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Green v. All Wheels Financial Inc.

United States District Court, D. Minnesota

March 29, 2018

Richard Green, Jr., Plaintiff,
All Wheels Financial Inc., Defendant.

          Michael S. Dove and Dean M. Zimmerli, Gislason & Hunter LLP, Counsel for Defendant.


          Michael J. Davis, United States District Court.


         Plaintiff Richard Green brought this action against Defendant All Wheels Financial Inc., alleging that Defendant violated federal law by failing to obtain a lending license and for wrongful repossession of equipment. Defendant moves to dismiss the complaint on the basis of lack of subject matter jurisdiction or in the alternative for failure to state a claim upon which relief can be granted.[1]

         In response to the motion to dismiss, Plaintiff asked the Court for an extension of 120 days to find counsel. Previously, Plaintiff was sent a letter on September 26, 2017 referring him to the District of Minnesota's Pro Se Project. (Doc. No. 7.) A text entry on the docket for this case notes that on November 3, 2017, the Pro Se Project sent a letter to Magistrate Judge Noel informing him that attorney Mark Schneedbeck had agreed to consult with Plaintiff. A later text entry in the docket notes that on December 19, 2017, the coordinator for the Pro Se Project, Tiffany Sanders, forwarded to chambers email correspondence with Plaintiff in which Plaintiff informed her that he did not want to work with attorney Schneedbeck, and asked that she find him another lawyer. Ms. Sanders informed Plaintiff that she would not grant this request.

         Despite the fact that Plaintiff had already been given an opportunity to consult with counsel, the Court nonetheless granted Plaintiff an additional thirty (30) days from the date of oral argument, February 13, 2018, to find counsel. Thirty days has since passed, and Plaintiff has not notified the Court of his efforts to retain counsel, and no attorney has filed a notice of appearance on Plaintiff's behalf. Accordingly, the Court will now address the merits of Defendant's motion to dismiss.


         In the Complaint, Plaintiff alleges that he and his grandfather, Roy H. Green entered into a loan with Defendant on August 22, 2016 concerning the purchase of two items of trucking equipment; a 2013 Peterbilt model 579 Semi and a 2017 Hyundai HTCBE trailer. (Comp. at 4; Doc. 1-1 at 22, 23.) Plaintiff alleges there were no issues for the first six months, and that the loan payments were between $450 and 800. (Comp. at 4.) After the initial six months, however, Plaintiff alleges his payments were not being honored and Defendant repossessed both the truck and trailer. (Id.) Plaintiff seeks a clear title for the equipment and damages resulting from the repossession of the Semi and Trailer. Plaintiff claims this Court has jurisdiction, because Defendant, as a lender, was required to have a lending license under federal law. (Id.)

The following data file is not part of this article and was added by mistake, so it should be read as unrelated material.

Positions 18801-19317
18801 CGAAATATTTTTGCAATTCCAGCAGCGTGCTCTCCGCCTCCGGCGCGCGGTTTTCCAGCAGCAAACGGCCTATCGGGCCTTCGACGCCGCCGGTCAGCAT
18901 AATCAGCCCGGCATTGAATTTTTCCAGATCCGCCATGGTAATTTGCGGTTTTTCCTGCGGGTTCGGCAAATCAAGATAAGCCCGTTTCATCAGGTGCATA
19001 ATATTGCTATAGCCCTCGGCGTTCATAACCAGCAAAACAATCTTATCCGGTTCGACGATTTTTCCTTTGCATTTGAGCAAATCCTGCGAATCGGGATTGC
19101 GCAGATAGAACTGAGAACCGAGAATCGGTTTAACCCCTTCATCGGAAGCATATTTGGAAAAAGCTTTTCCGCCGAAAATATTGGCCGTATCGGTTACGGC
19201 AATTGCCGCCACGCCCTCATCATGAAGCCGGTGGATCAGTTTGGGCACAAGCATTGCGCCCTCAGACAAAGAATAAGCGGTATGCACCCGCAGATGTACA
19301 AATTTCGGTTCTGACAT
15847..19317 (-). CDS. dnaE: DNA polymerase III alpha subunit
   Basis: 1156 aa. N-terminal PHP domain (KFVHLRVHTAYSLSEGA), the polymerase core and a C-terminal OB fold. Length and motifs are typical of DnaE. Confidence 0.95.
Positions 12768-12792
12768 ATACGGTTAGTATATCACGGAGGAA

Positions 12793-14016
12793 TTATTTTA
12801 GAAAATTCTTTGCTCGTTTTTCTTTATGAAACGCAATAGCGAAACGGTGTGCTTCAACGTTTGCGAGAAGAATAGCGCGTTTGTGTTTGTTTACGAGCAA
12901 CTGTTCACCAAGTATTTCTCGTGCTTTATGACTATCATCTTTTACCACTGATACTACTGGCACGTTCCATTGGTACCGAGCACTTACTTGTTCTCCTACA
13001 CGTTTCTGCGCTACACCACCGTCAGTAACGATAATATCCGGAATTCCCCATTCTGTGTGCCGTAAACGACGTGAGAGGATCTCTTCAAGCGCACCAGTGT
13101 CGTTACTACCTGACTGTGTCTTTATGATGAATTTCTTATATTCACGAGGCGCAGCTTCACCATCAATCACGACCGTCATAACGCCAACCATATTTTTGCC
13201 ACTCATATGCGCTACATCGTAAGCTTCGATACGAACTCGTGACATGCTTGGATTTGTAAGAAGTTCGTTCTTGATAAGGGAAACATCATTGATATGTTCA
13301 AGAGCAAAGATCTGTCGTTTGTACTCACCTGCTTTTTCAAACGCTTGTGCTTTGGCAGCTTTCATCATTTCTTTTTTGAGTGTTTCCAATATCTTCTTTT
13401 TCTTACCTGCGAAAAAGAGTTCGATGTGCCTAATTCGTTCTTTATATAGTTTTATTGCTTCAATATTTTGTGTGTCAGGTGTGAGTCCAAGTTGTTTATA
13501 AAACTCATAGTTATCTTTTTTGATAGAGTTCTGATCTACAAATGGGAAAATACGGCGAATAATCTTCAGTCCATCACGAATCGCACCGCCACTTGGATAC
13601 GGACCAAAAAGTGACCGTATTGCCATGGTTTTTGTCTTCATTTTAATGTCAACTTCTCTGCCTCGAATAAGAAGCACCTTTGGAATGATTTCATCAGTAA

The attachments to the Complaint show a different picture than that portrayed by Plaintiff's allegations. For example, it appears that Richard Green Trucking, Inc. (“RGTI”), not Plaintiff, purchased the Semi from non-party Allstate Sales & Leasing Company, and financed the purchase with Defendant in the amount of $104, 738.04 (“Semi Agreement”). (Doc. 1-1 at 29-34.) Pursuant to the Semi Agreement, RGTI agreed to make monthly installment payments in the amount of $1, 779.48. (Id. at 30.) At that time, Plaintiff's grandfather, Roy H. Green, also a non-party, executed a Guaranty whereby he personally guaranteed the entire indebtedness owed by RGTI to Allstate and its assigns. (Id. at 35.) The Certificate of Title shows that Defendant is the secured party. (Id. at 26.)

         RGTI also purchased the Trailer from Allstate and financed the purchase with Defendant (“Trailer Agreement”), which required monthly payments of $702.68. (Id. at 41-45, 39.) The Trailer Agreement was executed by RGTI and Roy H. Green and provided that in the event of default, Defendant was entitled to take possession of the Trailer. (Id. at 39, 42.) Plaintiff executed a personal guaranty for the Trailer. (Id. at 51.)


         Defendant moves to dismiss the Complaint for lack of subject matter jurisdiction as Plaintiff lacks standing and because Plaintiff has not raised a question involving federal law.

         A. Subject matter jurisdiction

         A court “generally may not rule on the merits of a case without first determining that it has jurisdiction over the category of claim in the suit (subject-matter jurisdiction) and the parties (personal jurisdiction).” Sinochem Int'l Co. Ltd. v. Malaysia Int'l Shipping Corp., 549 U.S. 422, 430-31 (2007). “'Without jurisdiction the court cannot proceed at all in any cause'; it may not assume jurisdiction for the purpose of ...

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